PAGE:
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The latest data from the Ministry of Justice shows that Will disputes are rising.  A Will can be challenged on the basis that it is invalid for any of the following reasons:

  • The Will has not been correctly executed - Normally a Will must be in writing (handwritten or otherwise) and must be signed by the person making the Will in the presence of two witnesses. It must then be signed by the two witnesses, in the presence of the person making the Will, after she or he has signed. As a consequence of the current coronavirus pandemic, Wills witnessed via video link are legally recognised (backdated to start on 31 January 2020) with this change due to remain in place until January 31 2022 or 'as long as deemed necessary'.
  • The person making the Will lacked the necessary mental capacity - An individual will be considered to have sufficient mental capacity to make a Will if he understands the nature of the act of making a Will and its effect, the extent of his property and the individuals for whom he is morally bound to provide for, and the consequences of not providing for those individuals.
  • The person making the Will lacked knowledge or approval of the contents of their Will - These claims invariably arise when the circumstances surrounding the making of a Will appear to be suspicious, so it must be proven that the person knew of, and understood the contents of, their Will.
  • The person making the Will was subject to undue influence - Concerns may arise that they were pressured into making a Will they would not have made had it not been for the coercion of another.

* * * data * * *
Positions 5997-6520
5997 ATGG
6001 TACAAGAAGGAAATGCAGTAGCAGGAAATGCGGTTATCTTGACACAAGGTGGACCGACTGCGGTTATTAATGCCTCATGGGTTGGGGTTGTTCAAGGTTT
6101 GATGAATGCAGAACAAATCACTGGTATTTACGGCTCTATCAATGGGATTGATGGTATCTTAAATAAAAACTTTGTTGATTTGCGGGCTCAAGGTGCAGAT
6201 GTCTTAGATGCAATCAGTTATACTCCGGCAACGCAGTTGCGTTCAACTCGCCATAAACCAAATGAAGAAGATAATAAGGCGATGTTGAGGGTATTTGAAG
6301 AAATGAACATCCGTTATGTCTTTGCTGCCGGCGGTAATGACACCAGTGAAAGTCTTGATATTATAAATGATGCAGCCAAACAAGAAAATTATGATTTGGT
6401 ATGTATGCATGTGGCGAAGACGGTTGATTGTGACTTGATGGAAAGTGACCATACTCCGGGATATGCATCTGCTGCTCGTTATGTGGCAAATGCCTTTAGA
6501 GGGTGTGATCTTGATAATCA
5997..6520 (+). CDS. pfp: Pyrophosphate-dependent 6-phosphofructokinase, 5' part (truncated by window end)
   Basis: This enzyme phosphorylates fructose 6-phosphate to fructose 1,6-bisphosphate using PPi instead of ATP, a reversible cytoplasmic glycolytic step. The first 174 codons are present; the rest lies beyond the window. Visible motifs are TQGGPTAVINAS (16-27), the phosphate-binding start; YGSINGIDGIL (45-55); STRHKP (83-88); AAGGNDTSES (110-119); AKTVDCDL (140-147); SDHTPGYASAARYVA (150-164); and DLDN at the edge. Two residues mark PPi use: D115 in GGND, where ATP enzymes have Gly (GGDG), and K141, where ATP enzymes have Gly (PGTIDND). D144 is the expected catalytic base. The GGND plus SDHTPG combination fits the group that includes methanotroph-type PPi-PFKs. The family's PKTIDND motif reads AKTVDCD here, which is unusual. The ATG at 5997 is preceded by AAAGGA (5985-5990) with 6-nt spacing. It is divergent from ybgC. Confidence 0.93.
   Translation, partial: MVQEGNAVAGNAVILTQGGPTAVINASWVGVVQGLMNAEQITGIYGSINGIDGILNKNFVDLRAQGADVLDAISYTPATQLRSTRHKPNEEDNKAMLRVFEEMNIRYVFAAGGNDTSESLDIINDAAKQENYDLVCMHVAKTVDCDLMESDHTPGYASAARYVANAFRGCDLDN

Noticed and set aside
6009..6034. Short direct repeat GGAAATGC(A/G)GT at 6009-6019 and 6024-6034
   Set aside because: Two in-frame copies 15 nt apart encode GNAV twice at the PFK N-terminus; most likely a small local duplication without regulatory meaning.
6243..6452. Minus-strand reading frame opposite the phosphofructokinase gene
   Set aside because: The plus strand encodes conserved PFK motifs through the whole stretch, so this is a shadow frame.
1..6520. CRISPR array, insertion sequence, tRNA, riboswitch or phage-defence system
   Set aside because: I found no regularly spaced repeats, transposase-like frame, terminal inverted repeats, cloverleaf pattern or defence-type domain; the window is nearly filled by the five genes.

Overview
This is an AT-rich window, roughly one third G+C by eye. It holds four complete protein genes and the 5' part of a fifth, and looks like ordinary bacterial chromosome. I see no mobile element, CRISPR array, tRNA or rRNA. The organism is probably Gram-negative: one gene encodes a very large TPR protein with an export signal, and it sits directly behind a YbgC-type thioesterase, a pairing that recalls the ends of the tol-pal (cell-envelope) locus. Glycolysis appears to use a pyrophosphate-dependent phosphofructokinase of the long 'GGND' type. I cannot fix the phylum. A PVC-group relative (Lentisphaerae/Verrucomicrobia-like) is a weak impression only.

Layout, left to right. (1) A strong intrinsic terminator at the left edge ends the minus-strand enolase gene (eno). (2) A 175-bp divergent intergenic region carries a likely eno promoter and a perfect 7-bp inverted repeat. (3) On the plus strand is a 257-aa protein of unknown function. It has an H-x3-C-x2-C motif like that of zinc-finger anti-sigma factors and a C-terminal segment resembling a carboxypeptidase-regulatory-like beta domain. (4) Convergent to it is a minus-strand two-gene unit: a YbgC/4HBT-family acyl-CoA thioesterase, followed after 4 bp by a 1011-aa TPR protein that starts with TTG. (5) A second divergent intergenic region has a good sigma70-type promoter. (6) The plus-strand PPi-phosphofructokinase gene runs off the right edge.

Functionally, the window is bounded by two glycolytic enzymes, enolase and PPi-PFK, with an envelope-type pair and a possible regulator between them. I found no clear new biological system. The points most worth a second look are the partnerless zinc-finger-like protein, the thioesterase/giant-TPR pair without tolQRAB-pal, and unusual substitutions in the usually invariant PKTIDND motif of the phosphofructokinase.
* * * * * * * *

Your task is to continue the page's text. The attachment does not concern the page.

• The Will is forged or fraudulent - The signature of the person purported to have made the Will has been forged either before or after their death or someone has missed out, or alternatively benefited, on the basis of misrepresentations made by another person.
  • A claim may be made under the Inheritance (Provision for Family and Dependants) Act 1975 - This enables certain categories of persons to make a claim against an estate provided it can be shown that they were financially dependent on the deceased and that adequate provision was not made for them in the Will.

Any claim under the 1975 Act must be made within six months of the issue of the Grant of Probate.

The risk of a claim against an estate can often be reduced by seeking professional legal advice in relation to the preparation of a Will, and making a clear record as to the reasons for the decisions as to who should benefit, whether in the body of the document itself or a separate letter of wishes.